Etihad flies daily to Cape Town

first_imgWould you like to use this article in your publication or on your website? See: Using SAinfo material “In addition to the strong demand for flights from expatriate South African nationals, business and leisure travellers, many thousands of football fans are expected to travel there next year when South Africa hosts the 2010 Fifa World Cup,” Hogan added. 2 October 2009 The airline will make use of an Airbus A330 on the route. Etihad Airways, the national airline of the United Arab Emirates, has launched daily flights between its Abu Dhabi home base and Cape Town. Many more South African nationals live across the Middle East region and also will be able to connect quickly and easily back home via Abu Dhabi, the airline said. “South Africa is a leading global destination of choice for tourism and commerce and we are thrilled to launch a daily service to Cape Town, our second city in the country,” Etihad Airways CEO James Hogan said in a statement this week.center_img Etihad started flights to Johannesburg in December 2005, and has since then established itself as one of the airline’s most successful destinations. According to the statement, the new Cape Town service is expected to be welcomed by the South African expatriate community living in the UAE, which now stands at approximately 40 000 people. Expatriate community SAinfo reporter Cape Town becomes Etihad’s second destination in South Africa, after Johannesburg, and joins Cairo, Casablance and Khartoum as the airline’s fifth destination on the African continent.last_img read more

Schwartz on Network Services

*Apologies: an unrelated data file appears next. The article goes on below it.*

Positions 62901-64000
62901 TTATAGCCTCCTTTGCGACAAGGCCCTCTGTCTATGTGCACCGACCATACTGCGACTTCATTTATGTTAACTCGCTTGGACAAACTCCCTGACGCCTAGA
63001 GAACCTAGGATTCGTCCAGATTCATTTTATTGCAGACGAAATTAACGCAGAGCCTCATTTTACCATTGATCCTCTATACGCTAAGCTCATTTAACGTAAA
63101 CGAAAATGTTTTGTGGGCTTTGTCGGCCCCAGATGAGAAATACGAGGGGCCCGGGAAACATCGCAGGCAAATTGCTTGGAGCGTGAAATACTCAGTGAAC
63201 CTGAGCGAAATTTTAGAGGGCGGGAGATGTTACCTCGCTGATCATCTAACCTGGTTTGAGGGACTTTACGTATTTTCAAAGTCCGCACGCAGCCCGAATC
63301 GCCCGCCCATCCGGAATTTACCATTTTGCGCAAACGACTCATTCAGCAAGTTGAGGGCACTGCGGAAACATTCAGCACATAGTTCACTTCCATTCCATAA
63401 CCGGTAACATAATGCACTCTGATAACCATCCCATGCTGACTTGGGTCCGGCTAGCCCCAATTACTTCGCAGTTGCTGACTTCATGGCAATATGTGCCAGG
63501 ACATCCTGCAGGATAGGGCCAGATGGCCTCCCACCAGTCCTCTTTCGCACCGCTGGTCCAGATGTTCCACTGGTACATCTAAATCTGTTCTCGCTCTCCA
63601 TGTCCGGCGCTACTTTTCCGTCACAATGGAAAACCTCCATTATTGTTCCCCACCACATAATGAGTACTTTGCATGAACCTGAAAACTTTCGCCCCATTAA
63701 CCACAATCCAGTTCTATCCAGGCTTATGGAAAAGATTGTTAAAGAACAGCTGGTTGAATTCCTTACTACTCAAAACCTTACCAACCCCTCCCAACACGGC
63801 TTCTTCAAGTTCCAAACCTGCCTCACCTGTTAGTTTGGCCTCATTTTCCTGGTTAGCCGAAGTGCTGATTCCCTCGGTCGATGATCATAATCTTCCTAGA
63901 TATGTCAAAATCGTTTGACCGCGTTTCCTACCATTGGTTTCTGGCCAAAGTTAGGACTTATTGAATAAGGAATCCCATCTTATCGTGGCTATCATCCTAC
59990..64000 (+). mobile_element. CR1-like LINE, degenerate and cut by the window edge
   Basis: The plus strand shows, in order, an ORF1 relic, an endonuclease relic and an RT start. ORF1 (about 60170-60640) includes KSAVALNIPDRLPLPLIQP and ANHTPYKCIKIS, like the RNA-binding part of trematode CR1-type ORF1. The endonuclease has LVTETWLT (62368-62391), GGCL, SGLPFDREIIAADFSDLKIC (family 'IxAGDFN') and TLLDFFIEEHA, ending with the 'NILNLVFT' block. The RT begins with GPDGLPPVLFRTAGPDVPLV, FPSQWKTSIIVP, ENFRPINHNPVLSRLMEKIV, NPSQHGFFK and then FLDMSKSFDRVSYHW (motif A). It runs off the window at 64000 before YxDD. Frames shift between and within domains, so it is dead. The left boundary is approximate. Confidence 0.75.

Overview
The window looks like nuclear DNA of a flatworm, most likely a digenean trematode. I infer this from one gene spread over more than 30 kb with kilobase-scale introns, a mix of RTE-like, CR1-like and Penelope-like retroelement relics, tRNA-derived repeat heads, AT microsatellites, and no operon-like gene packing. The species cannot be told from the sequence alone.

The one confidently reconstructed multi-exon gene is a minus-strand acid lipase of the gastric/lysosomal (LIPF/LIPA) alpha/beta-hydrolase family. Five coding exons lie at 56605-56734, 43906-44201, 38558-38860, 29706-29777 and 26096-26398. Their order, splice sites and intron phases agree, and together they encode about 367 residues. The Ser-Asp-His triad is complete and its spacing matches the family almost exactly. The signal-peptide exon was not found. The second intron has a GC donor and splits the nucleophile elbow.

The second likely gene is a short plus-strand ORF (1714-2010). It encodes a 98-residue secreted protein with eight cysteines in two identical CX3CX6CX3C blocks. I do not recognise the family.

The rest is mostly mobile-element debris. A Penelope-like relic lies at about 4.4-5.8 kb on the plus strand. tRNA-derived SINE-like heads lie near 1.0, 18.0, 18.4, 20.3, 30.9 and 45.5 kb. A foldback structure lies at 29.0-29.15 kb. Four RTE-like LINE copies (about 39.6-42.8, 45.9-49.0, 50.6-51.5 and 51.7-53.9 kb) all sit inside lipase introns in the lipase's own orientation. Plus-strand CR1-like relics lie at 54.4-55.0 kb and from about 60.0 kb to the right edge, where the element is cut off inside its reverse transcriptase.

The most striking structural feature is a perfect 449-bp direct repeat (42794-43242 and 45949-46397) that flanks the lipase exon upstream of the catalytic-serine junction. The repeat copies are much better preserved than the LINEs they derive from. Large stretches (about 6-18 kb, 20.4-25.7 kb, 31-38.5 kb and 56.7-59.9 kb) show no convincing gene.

first_imgrichard macmanus Listened to the latestGillmor Gang Show, with Jonathan Schwartz as guest. Sun’s Schwartz is one very smartcookie and a very effective speaker. The following quote in particular stood out forme:“We [Sun] want a world where there are tons and tons of interesting, interactive iPodequivalents – where people are doing interesting things with their devices attached to anetwork. Why? Because that creates more demand for network services, where we[Sun] can actually come in and do a good job at monetizing it with more scalablehardware, more affordable storage or better infrastructure software.” [at about 46 minmark]He goes on to talk about “lots of added value” on the network, citingtelecommunications carriers / network operators who give away mobile phones in order tosell services. He used the phrase “cost compression” several times near the end toemphasize that businesses (like Sun and Microsoft) need to find new business models onthe network.A lot of what Schwartz said (especially that last point) complementsthe ideas that came out of myinterview with Tim O’Reilly. Web services business models is a fascinating subject,but rather than focusing on the bigco’s I prefer to look at how the little companies arecreating new opportunities in this Web 2.0 world. Companies like Bloglines, Flickr, Feedburner, TheRobot Co-op.And by the way (as Jonathan might say), an eBook Reader is one device beggingto be attached to the network. One problem is that there’s noiPod-equivalent for eBook Readers. There are many reasons for that, which I won’t gointo right now. My point for this post is that there are many potentialbusiness opportunities for new companies to create network services around eBooks, shouldthe right platform ever be put in place (in the same sense that the iPod is a platform formusic services). 8 Best WordPress Hosting Solutions on the Market Top Reasons to Go With Managed WordPress Hosting Tags:#E-Books#web center_img A Web Developer’s New Best Friend is the AI Wai… Why Tech Companies Need Simpler Terms of Servic… Related Posts last_img read more